Industry Trends

The Zero Carbon Economy

Yoan Lavergne
26th Apr 2021 | 5 min read

Climate change is one of the world’s leading environmental concerns. The rising global temperatures and large-scale weather shifts are being caused by excessive Greenhouse Gas (GHG) emissions, mostly from burning fossil fuels like coal, oil and natural gas.

Governments, industry and other organizations are taking action to reduce those emissions and slow the impact on our planet. Many initiatives involve a comprehensive set of long-term goals striving to create a climate-neutral society and a zero-carbon economy. Over the coming decades, they will change the way we think about business planning, innovation and products.

For an innovative company like Lavergne, these long-term initiatives are helping to guide the way we plan our technologies, research, partnerships and products. Lavergne will continue researching, developing and producing high-quality, post-consumer recycled resins as a way of moving us towards a zero-carbon economy.

When we look at the market, these changes make the best business sense. And when we look at the planet, these changes make even better environmental sense!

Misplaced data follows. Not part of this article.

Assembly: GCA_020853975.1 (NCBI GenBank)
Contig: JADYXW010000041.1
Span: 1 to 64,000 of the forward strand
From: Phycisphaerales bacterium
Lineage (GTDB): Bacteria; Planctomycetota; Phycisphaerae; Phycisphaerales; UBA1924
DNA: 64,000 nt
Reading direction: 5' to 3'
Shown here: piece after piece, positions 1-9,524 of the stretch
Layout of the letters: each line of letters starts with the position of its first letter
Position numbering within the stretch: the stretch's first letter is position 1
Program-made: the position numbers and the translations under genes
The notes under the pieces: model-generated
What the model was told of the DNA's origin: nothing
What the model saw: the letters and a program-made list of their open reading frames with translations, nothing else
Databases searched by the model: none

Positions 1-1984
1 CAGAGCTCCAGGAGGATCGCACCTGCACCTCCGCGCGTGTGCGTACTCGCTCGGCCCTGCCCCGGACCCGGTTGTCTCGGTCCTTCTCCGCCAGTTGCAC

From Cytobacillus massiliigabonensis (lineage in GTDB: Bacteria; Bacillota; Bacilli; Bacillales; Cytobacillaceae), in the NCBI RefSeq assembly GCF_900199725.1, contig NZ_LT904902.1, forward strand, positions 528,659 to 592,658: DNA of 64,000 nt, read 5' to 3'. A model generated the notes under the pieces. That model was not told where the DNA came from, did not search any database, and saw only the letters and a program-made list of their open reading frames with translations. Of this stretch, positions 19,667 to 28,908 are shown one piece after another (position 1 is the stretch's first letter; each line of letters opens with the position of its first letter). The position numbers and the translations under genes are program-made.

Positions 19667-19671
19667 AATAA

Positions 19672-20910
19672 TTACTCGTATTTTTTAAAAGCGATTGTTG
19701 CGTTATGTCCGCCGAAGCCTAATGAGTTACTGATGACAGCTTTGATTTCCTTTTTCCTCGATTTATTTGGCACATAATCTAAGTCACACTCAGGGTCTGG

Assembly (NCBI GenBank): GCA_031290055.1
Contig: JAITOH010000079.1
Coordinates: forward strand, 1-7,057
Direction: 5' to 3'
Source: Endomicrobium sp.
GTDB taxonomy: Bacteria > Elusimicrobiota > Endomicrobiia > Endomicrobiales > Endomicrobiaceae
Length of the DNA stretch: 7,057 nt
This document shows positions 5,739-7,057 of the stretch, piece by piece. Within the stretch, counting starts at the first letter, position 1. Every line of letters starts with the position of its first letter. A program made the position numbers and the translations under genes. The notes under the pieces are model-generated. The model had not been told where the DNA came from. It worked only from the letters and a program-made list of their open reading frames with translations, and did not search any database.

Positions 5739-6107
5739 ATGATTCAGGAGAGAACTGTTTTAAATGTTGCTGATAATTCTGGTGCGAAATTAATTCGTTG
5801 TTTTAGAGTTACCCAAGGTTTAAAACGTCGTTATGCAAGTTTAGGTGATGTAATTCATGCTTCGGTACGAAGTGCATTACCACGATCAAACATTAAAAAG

Decarbonization of the Automotive Industry

The automotive industry will play a big role in decarbonizing the global economy. The US Environmental Protection Agency says 28 percent of Greenhouse Gas (GhG) emissions come from the transportation sector, and 82 percent of those emissions come from vehicles like cars, trucks and buses.

Mark Church, Lavergne’s automotive lead, explained the relevance. “More and more automakers are including sustainability as a metric for business performance, and rightfully so. Success and sustainability will be inseparable as industry leaders adopt efficient solutions to carbon reduction. The supply base must develop and implement cost effective solutions to enable the industry to grow responsibly.”

Let’s look at what those future changes could entail.

European Union (EU) and the Carbon Adjustment Mechanism (CBAM)